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Estimating your Project

Estimates are required, to varying degrees of accuracy, at all stages of the project life cycle. Before an organisation can make an investment decision, an estimate needs to establish how much capital investment is required. An estimate is likely to be needed before any shareholders or stakeholders authorize funding for investment. Further along the project life cycle an estimate is required for tendering and bidding processes and throughout the life cycle the estimate is a control; a document that project stakeholders can reference progress against.

Estimating accurately can be a difficult process but is one of the most critical components of a successful project. The classic challenge for all project managers is to complete their projects on time and within budget, yet projects in every industry often exceed their original projections. The key to producing a good estimate is quality of information. As far as possible each item, resource, indirect cost, overhead, logistical element, paper clip or paper cup! needs to be known if it is to be included in the cost of the project.

Throughout the Project life cycle the accuracy of an estimate will change. Estimates are, after all, only quantified approximations of project costs, durations and resources. Estimates however are vital to any project, without them you cannot put together a schedule, find out what your resource needs are or even draw up a budget. An important factor to keep in mind is that an estimate can never be 100 per cent accurate (unless you are extremely lucky).

The start of a project is the hardest time to estimate, due to the level uncertainty over key factors like what is to be done, when, by whom, etc. At this stage an estimate’s range is likely to be wide, compared to the latter stages of the project when the detail is more clearly known.

There are four main methods of estimating:

Bottom-up estimating (analytical)

Bottom-up estimating requires the identification of each discrete activity required to complete the project. For each activity the resources (labour, materials, equipment or financial) and the elapsed time required to complete the activity are estimated. During this process it is important to allow for normal staffing overheads (leave, training, sickness etc). The activity totals are then added up to give a detailed estimate for the project. This approach is usually used when the fine detail of the programme and/or its component projects (work packages in the case of projects) are well defined.

Comparative estimating (analogous)

Comparative estimating involves comparing current or completed tasks or projects for which you have some measures of time and resources required. This method is based on past experience rather than opinion, but it is only useful if the analogy is valid. The comparative method provides a firm basis for estimating if information is available, this information would then need to be scaled up or down to meet the needs of the project which is being estimated.

Parametric estimating (statistical modelling)

Parametric estimating uses defined parameters by which a project can be measured, such as time or cost involved to build a specific project deliverable. This process can be repeated for a number of different deliverables, multiplied by the number of each of the parameters required to fulfil the project requirements. A reasonable amount of robust data is required in order to make this an easily accessible estimating technique.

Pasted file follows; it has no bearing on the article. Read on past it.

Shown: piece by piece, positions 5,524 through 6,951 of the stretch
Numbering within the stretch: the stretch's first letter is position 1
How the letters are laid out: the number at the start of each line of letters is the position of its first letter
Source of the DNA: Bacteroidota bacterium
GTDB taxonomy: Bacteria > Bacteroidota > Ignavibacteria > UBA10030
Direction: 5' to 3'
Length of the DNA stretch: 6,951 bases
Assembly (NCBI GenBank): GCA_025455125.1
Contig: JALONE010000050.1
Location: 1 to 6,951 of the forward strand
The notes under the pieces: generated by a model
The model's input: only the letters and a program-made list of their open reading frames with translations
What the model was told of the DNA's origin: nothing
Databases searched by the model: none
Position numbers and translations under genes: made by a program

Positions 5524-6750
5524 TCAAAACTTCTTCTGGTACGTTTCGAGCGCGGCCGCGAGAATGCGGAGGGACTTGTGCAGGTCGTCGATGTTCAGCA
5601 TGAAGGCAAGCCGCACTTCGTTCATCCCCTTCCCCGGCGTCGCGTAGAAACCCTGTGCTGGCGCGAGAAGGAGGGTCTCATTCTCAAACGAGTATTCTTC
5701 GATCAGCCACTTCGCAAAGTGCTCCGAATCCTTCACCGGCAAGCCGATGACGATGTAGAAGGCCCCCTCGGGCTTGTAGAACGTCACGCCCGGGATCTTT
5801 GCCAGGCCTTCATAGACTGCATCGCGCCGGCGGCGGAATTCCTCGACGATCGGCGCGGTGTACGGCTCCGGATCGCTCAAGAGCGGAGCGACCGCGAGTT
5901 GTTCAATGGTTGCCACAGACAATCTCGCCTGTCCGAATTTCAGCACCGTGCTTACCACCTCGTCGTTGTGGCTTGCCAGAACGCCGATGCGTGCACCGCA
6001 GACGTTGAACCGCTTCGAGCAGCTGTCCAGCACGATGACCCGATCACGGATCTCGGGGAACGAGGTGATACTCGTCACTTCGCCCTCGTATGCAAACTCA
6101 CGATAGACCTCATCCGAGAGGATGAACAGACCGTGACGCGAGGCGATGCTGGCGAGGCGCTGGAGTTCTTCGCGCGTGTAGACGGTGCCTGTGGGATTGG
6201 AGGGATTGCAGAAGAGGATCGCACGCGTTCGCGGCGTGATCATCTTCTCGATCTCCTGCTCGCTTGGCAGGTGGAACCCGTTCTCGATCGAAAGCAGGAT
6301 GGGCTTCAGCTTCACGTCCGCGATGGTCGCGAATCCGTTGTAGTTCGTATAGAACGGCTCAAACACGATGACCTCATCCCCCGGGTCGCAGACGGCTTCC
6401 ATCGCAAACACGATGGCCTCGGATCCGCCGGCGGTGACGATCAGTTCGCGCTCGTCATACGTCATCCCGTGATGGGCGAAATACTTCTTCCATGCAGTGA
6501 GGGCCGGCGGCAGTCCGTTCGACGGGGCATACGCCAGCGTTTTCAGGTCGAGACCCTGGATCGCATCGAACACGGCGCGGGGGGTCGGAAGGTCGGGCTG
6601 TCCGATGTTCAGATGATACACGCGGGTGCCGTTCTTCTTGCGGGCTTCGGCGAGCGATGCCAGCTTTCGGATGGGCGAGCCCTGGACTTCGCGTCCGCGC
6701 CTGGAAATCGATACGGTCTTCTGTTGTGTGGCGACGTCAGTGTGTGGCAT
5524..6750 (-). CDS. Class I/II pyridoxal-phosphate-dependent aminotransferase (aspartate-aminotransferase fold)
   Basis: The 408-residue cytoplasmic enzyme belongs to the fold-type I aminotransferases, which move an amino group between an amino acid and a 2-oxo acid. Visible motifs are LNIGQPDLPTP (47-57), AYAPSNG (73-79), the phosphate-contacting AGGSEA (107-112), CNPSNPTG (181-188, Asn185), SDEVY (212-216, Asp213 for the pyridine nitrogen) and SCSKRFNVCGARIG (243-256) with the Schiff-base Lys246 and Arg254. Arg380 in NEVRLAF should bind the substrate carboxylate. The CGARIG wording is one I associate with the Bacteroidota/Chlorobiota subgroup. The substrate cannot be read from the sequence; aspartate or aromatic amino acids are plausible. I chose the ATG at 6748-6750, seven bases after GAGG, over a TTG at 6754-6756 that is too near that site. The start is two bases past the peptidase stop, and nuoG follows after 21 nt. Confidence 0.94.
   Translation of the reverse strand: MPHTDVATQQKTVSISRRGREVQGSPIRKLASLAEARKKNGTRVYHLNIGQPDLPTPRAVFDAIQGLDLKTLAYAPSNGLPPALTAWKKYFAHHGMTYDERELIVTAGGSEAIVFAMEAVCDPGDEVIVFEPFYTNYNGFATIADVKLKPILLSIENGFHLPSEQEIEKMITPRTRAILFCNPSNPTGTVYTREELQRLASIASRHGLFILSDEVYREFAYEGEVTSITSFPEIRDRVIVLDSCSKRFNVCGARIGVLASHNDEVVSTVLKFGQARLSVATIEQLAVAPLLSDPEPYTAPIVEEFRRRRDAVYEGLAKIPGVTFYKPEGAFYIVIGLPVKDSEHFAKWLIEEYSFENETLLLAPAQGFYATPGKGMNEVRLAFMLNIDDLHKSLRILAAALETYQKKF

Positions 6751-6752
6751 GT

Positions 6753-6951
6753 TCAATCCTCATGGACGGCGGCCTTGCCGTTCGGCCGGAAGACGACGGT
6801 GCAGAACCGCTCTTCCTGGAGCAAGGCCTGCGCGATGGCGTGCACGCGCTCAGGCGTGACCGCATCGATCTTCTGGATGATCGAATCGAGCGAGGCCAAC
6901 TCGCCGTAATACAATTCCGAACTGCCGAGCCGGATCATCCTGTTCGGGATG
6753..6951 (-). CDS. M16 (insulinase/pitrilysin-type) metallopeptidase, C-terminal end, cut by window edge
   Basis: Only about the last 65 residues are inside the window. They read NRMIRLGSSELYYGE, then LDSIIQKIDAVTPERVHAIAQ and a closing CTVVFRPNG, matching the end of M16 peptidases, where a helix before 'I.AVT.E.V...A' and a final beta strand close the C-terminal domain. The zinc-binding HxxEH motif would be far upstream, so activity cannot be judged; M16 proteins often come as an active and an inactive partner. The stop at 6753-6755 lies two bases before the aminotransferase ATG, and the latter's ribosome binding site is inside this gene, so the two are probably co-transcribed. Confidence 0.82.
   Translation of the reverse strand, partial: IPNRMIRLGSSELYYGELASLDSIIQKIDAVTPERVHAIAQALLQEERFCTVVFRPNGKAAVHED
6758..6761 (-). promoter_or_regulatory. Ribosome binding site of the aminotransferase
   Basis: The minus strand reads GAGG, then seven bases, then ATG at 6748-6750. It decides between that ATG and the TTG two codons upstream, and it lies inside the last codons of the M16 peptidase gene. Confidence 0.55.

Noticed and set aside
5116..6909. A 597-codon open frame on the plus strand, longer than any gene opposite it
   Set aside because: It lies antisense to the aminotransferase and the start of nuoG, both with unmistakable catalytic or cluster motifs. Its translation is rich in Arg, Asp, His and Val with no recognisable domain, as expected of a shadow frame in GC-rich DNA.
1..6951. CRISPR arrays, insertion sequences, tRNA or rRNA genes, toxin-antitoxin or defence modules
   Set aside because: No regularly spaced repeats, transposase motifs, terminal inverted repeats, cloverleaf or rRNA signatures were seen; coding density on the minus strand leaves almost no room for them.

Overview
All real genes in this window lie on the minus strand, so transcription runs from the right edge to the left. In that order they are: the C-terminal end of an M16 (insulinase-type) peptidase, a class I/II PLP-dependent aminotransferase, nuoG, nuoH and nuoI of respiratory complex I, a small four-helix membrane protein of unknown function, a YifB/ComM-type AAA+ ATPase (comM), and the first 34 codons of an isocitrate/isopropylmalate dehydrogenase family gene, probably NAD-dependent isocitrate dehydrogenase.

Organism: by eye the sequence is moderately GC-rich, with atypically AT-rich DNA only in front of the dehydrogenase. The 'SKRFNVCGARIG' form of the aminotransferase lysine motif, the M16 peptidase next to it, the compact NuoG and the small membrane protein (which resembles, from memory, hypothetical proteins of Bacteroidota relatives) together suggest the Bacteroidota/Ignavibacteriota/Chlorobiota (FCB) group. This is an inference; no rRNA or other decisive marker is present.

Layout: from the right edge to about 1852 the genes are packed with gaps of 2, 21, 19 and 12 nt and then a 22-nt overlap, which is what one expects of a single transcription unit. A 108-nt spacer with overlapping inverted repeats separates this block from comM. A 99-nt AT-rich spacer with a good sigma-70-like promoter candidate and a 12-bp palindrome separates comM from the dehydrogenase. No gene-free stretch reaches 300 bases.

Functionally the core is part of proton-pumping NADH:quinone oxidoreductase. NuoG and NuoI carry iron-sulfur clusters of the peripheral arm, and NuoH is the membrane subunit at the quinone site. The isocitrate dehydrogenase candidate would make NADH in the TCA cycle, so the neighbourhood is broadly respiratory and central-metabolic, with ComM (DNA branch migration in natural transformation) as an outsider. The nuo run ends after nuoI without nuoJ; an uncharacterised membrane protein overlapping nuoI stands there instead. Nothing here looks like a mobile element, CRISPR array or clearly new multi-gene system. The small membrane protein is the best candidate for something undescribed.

Top-down estimating

The most accurate way to estimate is usually to build a Work Breakdown Structure (WBS)and to estimate all of the lowest level, individual work components. However this bottom up approach is the most time consuming. It is also not appropriate for initial estimating that this level of effort is expended at the early stages as a rough estimate may be all that is required to give the project a go ahead or not.

A Top-down approach can therefore be utilised to gain as much estimating confidence as possible. Top-down techniques include the following:

  • Previous history – this is using some of the comparative techniques discussed earlier. This is by far the best way to estimate work but is obviously dependent on delivering similar projects in the past and also relies on keeping track of actual effort, hours and costs from previous projects.
  • Parametric estimating can also play a major part in the top-down approach where we can use previous similar projects and multiply up or down costs and duration to reflect our new project.
  • Partial Work Breakdown Structure (WBS) – this approach involves building a traditional WBS as in the bottom-up approach but you take it down one or two levels.
  • Expert opinion – In most cases an internal or external expert will be required to help estimating the work to be completed. Often benchmarking with other companies in the industry is useful where leverage from their experience can be utilized.
  • Estimate in phases – this is often called rolling wave planning or progressive elaboration. One of the most difficult aspects of estimating projects is not knowing exactly what work will be needed in the future. To reduce the level of uncertainty, you can break the work into a series of smaller areas of work, only estimating accurately the most current work with a vague or best guess estimate for the remaining work.
It should be noted that an estimate should not be treated as an exact value – it is an important part of the estimating process to ensure the recipient of the estimate appreciates the range of potential outcomes. A robust Risk Management process should be in place to allow for contingency funding within the estimate.